In review: Peter & Deutsch at Wigmore Hall

In review: Peter & Deutsch at Wigmore Hall

Jenna Simeonov

If he hadn’t caught our attention with his voice, Mauro Peter’s cheek-splitting grin was enough to fill Wigmore Hall during his recital with the great Helmut Deutsch.

The pair offered up a mostly German programme, full of Schumann and Strauss, and finishing with Liszt’s great 3 Sonetti del Petrarca. Together, Peter and Deutsch had the kind of relationship one would hope for between a young tenor and an experienced pianist; in fact, Peter was one of Deutsch’s last students in Munich, and there was a trust between them onstage. Peter brought a wide-eyed curiosity to these songs, yet he seemed too like an old soul; at times it felt as though he were playing the role of Robert Schumann.

Deutsch brought to the stage a lifetime of immersion in German Lieder, particularly in the Schumann songs. He helped Peter to bring out the songs’ unease, the sense chaos and unresolved ideas. They played with the amount of silence between songs, joining them tightly together or letting them breathe. Peter and Deutsch had a neat dynamic, crossing generations and perhaps performance styles; they paired together young enthusiasm with settled experience, and it made for really engrossing music.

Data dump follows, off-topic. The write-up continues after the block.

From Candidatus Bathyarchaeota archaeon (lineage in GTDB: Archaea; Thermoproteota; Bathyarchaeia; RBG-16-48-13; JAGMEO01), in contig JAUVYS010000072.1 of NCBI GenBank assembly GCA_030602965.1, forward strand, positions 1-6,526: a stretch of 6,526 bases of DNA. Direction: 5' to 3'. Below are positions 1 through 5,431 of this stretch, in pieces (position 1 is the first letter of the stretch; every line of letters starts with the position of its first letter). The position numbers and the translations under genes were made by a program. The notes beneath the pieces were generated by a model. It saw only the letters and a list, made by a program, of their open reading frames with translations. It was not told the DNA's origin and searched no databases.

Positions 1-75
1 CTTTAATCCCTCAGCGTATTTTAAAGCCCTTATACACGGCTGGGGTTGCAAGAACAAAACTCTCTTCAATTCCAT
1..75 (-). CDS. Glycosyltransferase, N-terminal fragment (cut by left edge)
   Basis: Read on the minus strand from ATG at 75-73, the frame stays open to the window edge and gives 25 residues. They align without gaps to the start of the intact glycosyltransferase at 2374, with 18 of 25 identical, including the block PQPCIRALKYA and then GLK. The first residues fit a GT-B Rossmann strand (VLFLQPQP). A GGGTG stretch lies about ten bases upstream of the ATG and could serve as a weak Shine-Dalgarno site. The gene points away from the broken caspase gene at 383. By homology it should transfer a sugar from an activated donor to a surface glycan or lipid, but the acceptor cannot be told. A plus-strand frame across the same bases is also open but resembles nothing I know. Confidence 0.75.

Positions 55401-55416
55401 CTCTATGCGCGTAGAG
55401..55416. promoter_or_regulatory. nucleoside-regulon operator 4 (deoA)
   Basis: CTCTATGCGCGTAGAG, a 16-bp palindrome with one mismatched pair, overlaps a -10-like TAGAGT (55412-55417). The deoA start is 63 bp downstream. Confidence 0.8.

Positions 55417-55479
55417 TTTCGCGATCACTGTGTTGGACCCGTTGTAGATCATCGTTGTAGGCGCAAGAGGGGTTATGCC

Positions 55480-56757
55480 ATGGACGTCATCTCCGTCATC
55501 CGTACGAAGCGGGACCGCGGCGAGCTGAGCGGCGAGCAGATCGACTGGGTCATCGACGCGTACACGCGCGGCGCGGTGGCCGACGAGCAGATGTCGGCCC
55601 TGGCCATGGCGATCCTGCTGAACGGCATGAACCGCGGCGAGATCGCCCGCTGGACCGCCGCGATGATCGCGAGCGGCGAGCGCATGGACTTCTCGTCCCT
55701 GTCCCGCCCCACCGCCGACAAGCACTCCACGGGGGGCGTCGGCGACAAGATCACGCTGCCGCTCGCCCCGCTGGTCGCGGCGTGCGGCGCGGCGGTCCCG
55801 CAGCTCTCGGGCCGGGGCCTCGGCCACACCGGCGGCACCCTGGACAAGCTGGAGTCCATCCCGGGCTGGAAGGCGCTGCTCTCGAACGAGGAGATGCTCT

Schumann’s Der Soldat and Strauss’ Mädchenblumen were two big highlights, and we loved how he gradually gave more and more voice, starting with the dense Schumann songs and ending with the indulgent Liszt. It was thrilling to hear Peter sing in Italian after so much German; all of a sudden, he had us thinking of Mozart’s Tito or even a young Alfredo.

Peter and Deutsch chose songs that were a blatant reminder of just how tender-hearted men can be, especially concerning the opposite sex. There seemed a theme of lavishing praise on women, and Peter had us convinced that he was a true heart-on-his-sleeve romantic.

Peter heads next to Zürich to sing Don Ottavio in Don Giovanni with Levente Molnár as Giovanni and Layla Claire as Donna Elvira, and then to Munich to sing Ferrando in Così fan tutte with Tara Erraught as Despina and Christopher Maltman as Don Alfonso. To stay in the loop, follow him on Facebook.

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